Dallas Council to Consider Firing, Disciplining City Manager T.C. Broadnax

If the council comes to an agreement in executive session, the 15-member body could return to open session and adjourn or vote to fire the city’s top executive

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Dallas City Manager T.C. Broadnax, under fire over his response to criticism of the city’s beleaguered construction permitting process, could face disciplinary action or be fired during a hastily called council meeting.

Mayor Eric Johnson and three council members have separately asked that the closed session meeting take place on Wednesday, which is typically a day of staff briefings. The mayor’s memo sent Friday says the purpose of the special called meeting is to “discuss and evaluate the performance and employment of City Manager T.C. Broadnax.”

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Johnson told NBC 5 in a statement why he placed the item on the agenda for next week.

“I believe it is time for a change in city management. Several of my duly elected colleagues on the Dallas City Council have made it clear in recent days that they also believe it is time for a change," Johnson said.

The memo was signed by council members Paula Blackmon, Cara Mendelsohn and Gay Donnell Willis.

Willis said she and council members Tennell Atkins and Chad West met with Broadnax on Wednesday and provided him the chance to resign.

"We had the opportunity to avoid the drama that we’re in now," Willis said. "The courtesy of submitting a resignation was offered.”

Willis said her decision to no longer support Broadnax extends beyond permitting problems and includes the deleting of multiple terabytes of Dallas Police Department data in April 2021 by an IT employee during a server migration.

The Dallas council did not learn of the issue until Dallas County District Attorney John Creuzot issued a memo four months later regarding possible impact to pending criminal cases.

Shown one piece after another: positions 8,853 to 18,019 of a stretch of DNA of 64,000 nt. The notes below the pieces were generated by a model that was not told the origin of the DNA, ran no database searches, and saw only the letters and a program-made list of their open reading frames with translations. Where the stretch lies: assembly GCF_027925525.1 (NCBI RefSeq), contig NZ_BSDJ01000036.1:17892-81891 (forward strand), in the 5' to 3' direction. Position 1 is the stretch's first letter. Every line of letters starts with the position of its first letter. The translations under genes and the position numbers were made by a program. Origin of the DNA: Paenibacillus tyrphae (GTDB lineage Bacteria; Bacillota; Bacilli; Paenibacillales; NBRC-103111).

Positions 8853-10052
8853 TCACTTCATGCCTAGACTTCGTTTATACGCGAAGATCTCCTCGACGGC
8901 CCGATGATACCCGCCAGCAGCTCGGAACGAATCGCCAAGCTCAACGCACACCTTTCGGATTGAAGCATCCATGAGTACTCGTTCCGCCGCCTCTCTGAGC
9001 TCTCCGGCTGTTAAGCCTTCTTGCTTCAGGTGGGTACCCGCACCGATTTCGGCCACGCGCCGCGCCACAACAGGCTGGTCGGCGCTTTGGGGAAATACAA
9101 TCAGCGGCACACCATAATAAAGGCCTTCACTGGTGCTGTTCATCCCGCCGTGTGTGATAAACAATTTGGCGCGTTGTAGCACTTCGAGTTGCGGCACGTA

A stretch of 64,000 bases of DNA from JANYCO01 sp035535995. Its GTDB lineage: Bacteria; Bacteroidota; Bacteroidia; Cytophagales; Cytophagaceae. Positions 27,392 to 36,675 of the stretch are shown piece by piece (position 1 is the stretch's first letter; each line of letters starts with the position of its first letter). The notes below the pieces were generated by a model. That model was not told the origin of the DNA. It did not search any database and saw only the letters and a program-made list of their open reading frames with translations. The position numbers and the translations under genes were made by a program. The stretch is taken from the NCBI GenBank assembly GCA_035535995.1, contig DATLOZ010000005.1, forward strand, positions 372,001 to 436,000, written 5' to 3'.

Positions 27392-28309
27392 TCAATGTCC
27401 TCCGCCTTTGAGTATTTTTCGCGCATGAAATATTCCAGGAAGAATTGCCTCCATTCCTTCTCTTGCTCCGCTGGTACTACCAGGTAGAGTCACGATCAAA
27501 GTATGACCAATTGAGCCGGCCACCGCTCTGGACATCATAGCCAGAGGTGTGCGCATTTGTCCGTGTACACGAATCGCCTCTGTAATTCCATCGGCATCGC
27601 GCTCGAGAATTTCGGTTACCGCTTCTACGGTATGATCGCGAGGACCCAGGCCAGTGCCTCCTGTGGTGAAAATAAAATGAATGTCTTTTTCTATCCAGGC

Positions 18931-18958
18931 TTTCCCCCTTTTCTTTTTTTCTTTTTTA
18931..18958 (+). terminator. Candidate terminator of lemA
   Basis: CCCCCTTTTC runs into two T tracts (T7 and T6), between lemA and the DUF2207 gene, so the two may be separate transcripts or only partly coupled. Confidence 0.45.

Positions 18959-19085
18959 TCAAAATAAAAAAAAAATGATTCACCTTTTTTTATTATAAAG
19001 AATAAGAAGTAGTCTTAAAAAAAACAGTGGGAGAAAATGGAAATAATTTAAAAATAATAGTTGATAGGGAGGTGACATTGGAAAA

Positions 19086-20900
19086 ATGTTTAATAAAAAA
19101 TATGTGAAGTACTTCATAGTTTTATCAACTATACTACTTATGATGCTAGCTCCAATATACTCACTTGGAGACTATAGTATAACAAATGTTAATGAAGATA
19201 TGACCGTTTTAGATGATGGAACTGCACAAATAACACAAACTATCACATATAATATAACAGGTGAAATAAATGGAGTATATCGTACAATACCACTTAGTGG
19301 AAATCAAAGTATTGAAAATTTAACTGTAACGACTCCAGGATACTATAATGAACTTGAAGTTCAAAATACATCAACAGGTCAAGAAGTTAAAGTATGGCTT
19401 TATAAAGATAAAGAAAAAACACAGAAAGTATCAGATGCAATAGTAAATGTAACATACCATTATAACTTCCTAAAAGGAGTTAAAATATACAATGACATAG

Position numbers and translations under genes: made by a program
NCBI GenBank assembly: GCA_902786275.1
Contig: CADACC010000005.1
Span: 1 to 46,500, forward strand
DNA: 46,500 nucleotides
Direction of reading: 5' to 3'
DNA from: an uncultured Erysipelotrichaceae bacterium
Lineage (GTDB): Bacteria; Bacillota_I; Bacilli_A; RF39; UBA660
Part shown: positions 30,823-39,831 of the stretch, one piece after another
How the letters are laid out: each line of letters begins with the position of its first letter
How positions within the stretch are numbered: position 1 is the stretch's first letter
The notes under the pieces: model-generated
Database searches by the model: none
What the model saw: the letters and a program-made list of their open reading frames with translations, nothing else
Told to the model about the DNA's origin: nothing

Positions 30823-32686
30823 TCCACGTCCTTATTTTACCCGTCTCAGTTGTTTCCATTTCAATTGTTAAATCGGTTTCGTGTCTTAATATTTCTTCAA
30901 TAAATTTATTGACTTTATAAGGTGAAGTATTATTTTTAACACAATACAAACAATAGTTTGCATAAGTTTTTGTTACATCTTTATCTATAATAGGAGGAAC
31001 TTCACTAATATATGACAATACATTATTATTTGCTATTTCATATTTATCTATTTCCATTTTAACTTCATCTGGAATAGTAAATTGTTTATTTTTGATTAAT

"“I think everyone has been talking about permitting but you can’t eclipse the fact there was a data breach and there was knowledge about it for months," Willis said.

In a statement to NBC 5, Broadnax said periodic reviews of performance are critical to him and all city employees "to demonstrate progress and ensure transparency for our residents, taxpayers, and stakeholders."

"I am proud of the hard work which has led to the accomplishment of many goals related to the City Council’s eight strategic priorities and look forward to sharing the R.E.A.L. impact we continue to make to improve the lives of Dallas residents in ways that are responsible, equitable, accountable, and legitimate, together as One Dallas," Broadnax said.

Blackmon was appointed by the mayor to a review board in February charged with finding solutions to the permit backlog, but said Friday there was limited collaboration with Broadnax on the issue.

“I felt that I was more of a nuisance than I was a partner in trying to figure out solutions for that," Blackmon said. "I want my city manager to be my partner.”

It will require a simple majority of eight votes on the 15-member council to fire Broadnax.

On Friday, four other council members told NBC-5 they will not support removing Broadnax.

Council member Paul Ridley said the decision to hold a specially called meeting on Wednesday was "premature" because the council is still in the process of its annual review process for Broadnax, which includes meeting with a consultant to provide input for a June 23 scheduled review.

Ridley also praised Broadnax for accomplishing 11 out of 12 goals the city manager set for himself in his last review.

"Which I think is excellent," Ridley said. “And the 12th goal, which is building permits, there have been many impediments but he’s making progress on that.”

"I think this initiative will fail," Ridley added.

Council member Carolyn King Arnold called the decision to hold the meeting on Wednesday "distasteful."

"It’s definitely political. And this is a political season and I think it just gives folks another opportunity to do what I call grandstanding," Arnold said.

Council member Omar Narvaez called the timing of the memo "egregious", citing the process the council is currently undertaking to review Broadnax's performance.

"“We’ve been left out of a process that we haven’t even completed," Narvaez said. “I don’t think that’s right.”

Council member Jaime Resendez said Broadnax has made a positive impact in his southeast Dallas district which includes Pleasant Grove.

"When people ask me do we need a new city manager the answer for me is absolutely not," Resendez said.

Willis said her mind is made up to vote to remove Broadnax on Wednesday. She says the decision needs to happen before the council takes up approval of redistricting maps in a few weeks before the July break.

"To let this continue to drag on doesn’t make sense," Willis said. "Why wait?  We need to move this forward, have the discussion and take whatever action we decide.”

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